Lines are a rite of passagePublished 11:00pm Thursday, January 24, 2013
As I drove by the not-yet-opened Chick-fil-A on Wednesday to see the sea of tents set up in the parking lot, I shook my head.
What would possess anyone to camp out all day/night for free chicken sandwiches?
But then, I remembered there have been things I too have waited in extreme lines for. The first being in 1999.
While I wasn’t the first in line, I wasn’t the last and that was all that mattered. It was the opening night of Star Wars Episode 1 in Troy. I remember one guy had been out there for days with his television and VCR plugged into an extension cord running from Continental Cinemas 5. He watched Episodes 4, 5 and 6 on repeat until they finally opened the theater doors on the big night.
I joined in the line-up on opening night afternoon. Don’t tell, but I think I skipped some classes.
I was number 18 in line. We were told each person could purchase seven tickets. I did the math and, at number 18, I wasn’t getting in the theater.
That’s when I recognized someone further up who was only purchasing two tickets and pulled the, “Hey, we were in 4-H together in Covington County” card.
He bought our tickets with no trouble. But until that time, the group that gathered huddled under tarps held above our heads with umbrellas as the bottom dropped out of the clouds. We ate soggy delivery pizza my aunt and uncle got us (thanks, guys!) and watched the small TV on Star Wars repeat until the theater opened.
Fast forward about five years later to Thanksgiving night. I was a beat reporter in Destin, Fla. who didn’t own a computer, let alone a laptop with wireless access to make my job easier while I covered late night council meetings.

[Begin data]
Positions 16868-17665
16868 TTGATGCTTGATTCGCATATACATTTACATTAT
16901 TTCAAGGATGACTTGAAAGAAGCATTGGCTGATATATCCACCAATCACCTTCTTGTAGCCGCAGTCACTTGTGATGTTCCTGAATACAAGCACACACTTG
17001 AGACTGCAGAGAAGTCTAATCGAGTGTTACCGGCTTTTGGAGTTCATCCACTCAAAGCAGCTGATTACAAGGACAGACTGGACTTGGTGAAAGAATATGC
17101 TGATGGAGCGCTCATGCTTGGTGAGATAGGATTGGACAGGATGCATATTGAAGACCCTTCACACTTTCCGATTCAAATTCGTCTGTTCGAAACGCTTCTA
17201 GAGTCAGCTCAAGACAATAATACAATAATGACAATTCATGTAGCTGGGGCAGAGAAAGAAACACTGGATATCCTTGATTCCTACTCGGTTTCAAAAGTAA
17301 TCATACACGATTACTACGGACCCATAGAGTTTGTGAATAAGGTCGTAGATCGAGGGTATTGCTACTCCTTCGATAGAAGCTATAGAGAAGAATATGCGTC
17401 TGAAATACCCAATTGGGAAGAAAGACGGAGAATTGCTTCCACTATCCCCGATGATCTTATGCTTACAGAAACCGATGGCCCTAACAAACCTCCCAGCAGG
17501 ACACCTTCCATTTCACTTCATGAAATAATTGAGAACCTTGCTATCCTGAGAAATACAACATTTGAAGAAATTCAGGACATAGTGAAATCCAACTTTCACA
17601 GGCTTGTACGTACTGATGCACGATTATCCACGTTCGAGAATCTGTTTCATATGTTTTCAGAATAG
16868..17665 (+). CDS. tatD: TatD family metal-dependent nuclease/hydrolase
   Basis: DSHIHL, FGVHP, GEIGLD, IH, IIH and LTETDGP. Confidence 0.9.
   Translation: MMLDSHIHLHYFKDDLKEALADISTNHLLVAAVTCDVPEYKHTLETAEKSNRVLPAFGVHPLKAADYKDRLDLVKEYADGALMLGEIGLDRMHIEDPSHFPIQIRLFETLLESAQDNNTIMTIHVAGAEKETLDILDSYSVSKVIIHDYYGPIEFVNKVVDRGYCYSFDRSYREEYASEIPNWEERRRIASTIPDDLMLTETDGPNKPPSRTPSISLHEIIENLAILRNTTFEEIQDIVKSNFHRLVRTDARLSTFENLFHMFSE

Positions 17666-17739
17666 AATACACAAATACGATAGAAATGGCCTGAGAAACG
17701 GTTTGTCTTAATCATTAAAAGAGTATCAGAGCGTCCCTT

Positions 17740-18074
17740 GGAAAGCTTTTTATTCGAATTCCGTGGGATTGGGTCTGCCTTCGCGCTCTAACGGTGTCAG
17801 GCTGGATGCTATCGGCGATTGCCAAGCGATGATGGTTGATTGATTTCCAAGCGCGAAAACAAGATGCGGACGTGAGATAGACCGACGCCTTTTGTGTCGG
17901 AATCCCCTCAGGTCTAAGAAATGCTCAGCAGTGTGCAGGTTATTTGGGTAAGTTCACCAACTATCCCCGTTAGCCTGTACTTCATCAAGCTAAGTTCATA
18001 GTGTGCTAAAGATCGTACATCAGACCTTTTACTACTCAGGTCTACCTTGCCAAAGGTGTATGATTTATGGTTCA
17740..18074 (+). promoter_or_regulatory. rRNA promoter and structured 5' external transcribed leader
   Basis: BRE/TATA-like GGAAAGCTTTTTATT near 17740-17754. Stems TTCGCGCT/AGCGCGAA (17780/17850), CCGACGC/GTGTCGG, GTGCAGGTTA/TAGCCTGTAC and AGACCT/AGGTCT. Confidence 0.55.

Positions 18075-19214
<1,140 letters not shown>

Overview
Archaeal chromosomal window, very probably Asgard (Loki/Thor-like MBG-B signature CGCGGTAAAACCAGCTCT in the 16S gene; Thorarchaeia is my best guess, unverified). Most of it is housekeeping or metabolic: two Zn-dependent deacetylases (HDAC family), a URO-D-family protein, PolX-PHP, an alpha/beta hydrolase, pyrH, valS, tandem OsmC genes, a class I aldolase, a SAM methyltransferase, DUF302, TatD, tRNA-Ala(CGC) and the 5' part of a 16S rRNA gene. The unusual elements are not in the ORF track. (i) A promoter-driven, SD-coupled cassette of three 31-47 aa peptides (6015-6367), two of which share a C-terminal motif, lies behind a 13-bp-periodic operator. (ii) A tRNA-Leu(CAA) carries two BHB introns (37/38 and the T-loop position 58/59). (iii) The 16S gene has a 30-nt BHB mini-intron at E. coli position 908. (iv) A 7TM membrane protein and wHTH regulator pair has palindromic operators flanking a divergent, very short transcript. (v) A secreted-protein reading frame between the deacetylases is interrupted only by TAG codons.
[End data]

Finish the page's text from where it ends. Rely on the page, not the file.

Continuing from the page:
There it was in a Black Friday sale paper – a Toshiba laptop for $199 at Circuit City. It had to be mine.
I thought, “No one is going to be crazy enough to line up for that tonight.” Then, we watched the 10 p.m. news out of Pensacola where there was already a line forming for the very item I wanted.
My mom was visiting for the holiday and we jumped in the car and headed to the store. There were already seven people in line. They’d been told there were only 15 laptops to be sold at the sale price.
Mom jumped in line while I rushed back to the house for sleeping bags and coats and snacks, and…
At least six hours later, with a runny nose cold bottom from sitting on the frigid concrete, I walked inside the store to claim my prize. Seven years later, I still have that laptop. It’s slow. I rarely use it, but I just can’t seem to part with it.
So, maybe the rush of joining in others waiting for an event or sought-after item is part of the rite of passage for humans. So, Chick-fil-A diehards, I salute your stamina and passion over the last couple of days. But I doubt you’ll have your chicken sandwich seven years from now, and if you do…ewww.